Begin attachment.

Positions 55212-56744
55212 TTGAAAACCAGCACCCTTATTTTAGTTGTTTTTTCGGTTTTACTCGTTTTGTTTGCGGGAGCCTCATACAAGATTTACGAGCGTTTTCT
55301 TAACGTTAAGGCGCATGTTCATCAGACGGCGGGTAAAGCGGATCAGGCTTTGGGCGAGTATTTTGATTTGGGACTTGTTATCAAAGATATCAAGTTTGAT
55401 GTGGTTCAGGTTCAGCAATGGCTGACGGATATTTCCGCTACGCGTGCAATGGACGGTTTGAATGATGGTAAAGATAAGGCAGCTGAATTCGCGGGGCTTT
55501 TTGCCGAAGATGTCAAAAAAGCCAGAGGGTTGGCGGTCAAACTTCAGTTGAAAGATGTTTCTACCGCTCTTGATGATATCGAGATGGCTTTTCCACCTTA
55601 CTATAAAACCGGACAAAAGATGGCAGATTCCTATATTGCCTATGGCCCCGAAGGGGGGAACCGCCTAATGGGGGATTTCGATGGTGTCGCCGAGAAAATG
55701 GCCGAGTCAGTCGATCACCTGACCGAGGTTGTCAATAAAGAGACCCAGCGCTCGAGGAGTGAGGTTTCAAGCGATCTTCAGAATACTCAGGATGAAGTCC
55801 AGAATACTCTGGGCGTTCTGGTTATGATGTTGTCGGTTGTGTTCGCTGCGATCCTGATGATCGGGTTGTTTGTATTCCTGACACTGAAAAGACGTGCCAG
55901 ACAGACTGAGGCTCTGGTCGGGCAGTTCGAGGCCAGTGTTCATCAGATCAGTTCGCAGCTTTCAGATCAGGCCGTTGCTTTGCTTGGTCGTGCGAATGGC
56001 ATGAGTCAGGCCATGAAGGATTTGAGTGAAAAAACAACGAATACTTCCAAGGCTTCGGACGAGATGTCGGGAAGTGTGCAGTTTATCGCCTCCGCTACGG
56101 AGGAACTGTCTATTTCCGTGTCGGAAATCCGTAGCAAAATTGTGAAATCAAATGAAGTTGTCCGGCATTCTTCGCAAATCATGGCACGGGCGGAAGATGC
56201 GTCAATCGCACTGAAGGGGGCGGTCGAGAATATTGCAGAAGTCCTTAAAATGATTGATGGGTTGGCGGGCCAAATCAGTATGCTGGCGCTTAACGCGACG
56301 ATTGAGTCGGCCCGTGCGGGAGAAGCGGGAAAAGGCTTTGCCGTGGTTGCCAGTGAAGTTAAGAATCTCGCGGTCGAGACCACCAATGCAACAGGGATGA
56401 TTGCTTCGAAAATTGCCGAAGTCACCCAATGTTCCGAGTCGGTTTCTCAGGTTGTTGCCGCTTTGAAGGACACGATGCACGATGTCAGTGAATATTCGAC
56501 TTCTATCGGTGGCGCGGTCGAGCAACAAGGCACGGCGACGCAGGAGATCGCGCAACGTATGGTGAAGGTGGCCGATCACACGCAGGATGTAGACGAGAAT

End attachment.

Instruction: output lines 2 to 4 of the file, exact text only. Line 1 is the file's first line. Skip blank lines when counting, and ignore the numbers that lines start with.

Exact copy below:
55212 TTGAAAACCAGCACCCTTATTTTAGTTGTTTTTTCGGTTTTACTCGTTTTGTTTGCGGGAGCCTCATACAAGATTTACGAGCGTTTTCT
55301 TAACGTTAAGGCGCATGTTCATCAGACGGCGGGTAAAGCGGATCAGGCTTTGGGCGAGTATTTTGATTTGGGACTTGTTATCAAAGATATCAAGTTTGAT
55401 GTGGTTCAGGTTCAGCAATGGCTGACGGATATTTCCGCTACGCGTGCAATGGACGGTTTGAATGATGGTAAAGATAAGGCAGCTGAATTCGCGGGGCTTT